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Book reviews James & Sexuality Hugh Stevens. Henry James and Sexuality. New York: Cambridge University Press, 1998. 217 pp. $54.95 AS HUGH STEVENS points out in his rigorous yet engaging new book on Henry James, we have recently witnessed a proliferation of books and articles redefining Henry James as a canonical figure within "queer" literary studies. Stevens argues for a reorientation of this critical enterprise, one that would eschew biographical claims for a "gay" Henry James, which founder on the question of his putative celibacy, and seek instead to define James through his writings as a "gay novelist, who created lasting fictions which, ahead of their time, explore the workings of same-sex desire, and the difficulties of admitting such desires, within a cultural formation marked by homosexual prohibition." Stevens supports his assertions about James's self-consciously erotic and deviant representations in a variety of ways. Among them, he employs Judith Butler's theories of abjection and queer performativity as adapted for literary study by Eve Kosofsky Sedgwick. The ease and facility with which Stevens introduces the ideas of Butler , Sedgwick, Roland Barthes, Sigmund Freud, Jacques Lacan, Michel Foucault, and other difficult theorists into his own exegesis, always pertinently and with remarkable clarity, is praiseworthy in and of itself. Stevens's readings are ingenious and dazzling, which we expect from text-centered criticism, without appearing heedless of social context. On the contrary, Stevens is profoundly attuned to the issues of James's era. He argues that while James was not a public participant in the homosexual rights movement or in the homosexual subculture, his writing demonstrates an acquaintance with the evolving medical, literary, and lay constructions of homosexuality and evidences a wish to represent same-sex desire. He notes that prior to 1890 James's fiction freely explores homoerotic passion, but after 1890 becomes increasingly "anxious , as the person who shows such desires faces the risk of identification as 'homosexual,' an increasingly recognized character type." James's disavowal of a homosexual identity is not, in Stevens's view, a sign of repression and panic, but rather a rejection of the crude binarisms : heterosexual and homosexual. Stevens reminds us that James's works don't just flirt with homoerotic themes, but also with themes of feminine masochism, adultery, and other soi-disant deviant behaviors. 115 ELT 43 : 1 2000 The book was originally planned as a study of James's representations of femininity. Stevens notes that, over time, he became increasingly interested in James's characterization of same-sex desire and, eventually, in the way in which "for James sexuality marks a space in which the very possibility of selfhood is questioned." Stevens's reflections on femininity per se do not appear as well integrated into the book's overall meditation on sexuality as the other topics named until chapter three, where the fierce cultural debates over woman's nature and role are said to force Maggie Verver to "discover femininity in a 'new country.'" James's interrogation of social and biological definitions of sexual and gender identity, together with his examination of the difficulties of that construction and the price of deviation from established norms, appeals to Stevens as modern and searching. Stevens argues that the last thing James accomplishes or attempts in novels such as The Wings of the Dove is a naturalization of gender categories. Building on his perception that James questions the very possibility of literary realism in The Wings of the Dove, Stevens shows how sex and gender identity are destabilized within the representational scheme of the novel, where Merton Densher's effemination is signaled by his passive compliance with the wishes of his powerful female co-conspirators. In tracing Merton's evolving resistance to Kate's plans, Stevens demonstrates that masculinity itself is on trial in the novel and aptly compares Merton's gender anxieties to John Marcher's "homosexual panic," a reference to Sedgwick's famous reading of "The Beast in the Jungle." Similarly, Stevens's parsing of Milly Theale's mysterious illness, where disease is treated as a metaphor for sexuality (based on extensive discussion of the hysterization of the New Woman), renders a private tragedy as a parable for society's...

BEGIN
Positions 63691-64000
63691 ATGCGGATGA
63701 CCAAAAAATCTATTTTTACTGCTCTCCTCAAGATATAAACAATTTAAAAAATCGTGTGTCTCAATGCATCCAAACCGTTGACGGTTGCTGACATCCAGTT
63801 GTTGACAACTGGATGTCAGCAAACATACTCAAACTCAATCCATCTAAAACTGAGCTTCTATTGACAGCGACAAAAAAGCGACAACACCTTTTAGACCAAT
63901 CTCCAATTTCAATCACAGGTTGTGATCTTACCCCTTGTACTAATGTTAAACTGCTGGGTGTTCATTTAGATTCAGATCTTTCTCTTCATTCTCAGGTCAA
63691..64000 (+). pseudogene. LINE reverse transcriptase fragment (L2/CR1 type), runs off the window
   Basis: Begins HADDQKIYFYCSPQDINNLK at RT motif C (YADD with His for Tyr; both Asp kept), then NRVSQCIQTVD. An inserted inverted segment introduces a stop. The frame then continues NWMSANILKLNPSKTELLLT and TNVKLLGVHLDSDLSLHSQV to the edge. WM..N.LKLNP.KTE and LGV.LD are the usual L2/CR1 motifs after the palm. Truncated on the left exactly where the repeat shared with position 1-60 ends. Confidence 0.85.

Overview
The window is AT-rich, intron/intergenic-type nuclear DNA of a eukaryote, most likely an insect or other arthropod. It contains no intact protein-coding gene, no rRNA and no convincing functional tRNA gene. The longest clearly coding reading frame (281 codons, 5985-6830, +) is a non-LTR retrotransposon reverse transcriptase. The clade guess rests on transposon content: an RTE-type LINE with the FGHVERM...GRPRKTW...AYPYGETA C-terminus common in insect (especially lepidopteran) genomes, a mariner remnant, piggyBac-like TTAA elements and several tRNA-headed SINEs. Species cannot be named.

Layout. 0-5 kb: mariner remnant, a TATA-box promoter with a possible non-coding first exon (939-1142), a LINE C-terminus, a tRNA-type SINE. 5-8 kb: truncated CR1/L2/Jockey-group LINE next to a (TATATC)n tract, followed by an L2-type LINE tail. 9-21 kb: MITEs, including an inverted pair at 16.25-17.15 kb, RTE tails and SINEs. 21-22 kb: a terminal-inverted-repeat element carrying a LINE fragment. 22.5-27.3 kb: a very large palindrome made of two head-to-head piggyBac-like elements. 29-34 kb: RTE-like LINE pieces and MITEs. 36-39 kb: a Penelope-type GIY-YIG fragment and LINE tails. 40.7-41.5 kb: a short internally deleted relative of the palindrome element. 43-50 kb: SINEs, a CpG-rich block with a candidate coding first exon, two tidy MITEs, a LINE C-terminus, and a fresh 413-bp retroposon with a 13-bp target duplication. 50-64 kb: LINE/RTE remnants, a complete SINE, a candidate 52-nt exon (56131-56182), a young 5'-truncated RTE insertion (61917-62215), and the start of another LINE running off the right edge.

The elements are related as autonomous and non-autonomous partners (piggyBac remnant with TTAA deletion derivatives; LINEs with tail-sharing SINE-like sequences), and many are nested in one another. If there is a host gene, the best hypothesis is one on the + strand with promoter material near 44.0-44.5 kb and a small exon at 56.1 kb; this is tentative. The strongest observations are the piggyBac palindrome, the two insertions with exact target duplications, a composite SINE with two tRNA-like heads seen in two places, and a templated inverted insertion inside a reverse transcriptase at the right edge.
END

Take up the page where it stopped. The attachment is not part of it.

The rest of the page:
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pp. 115-120
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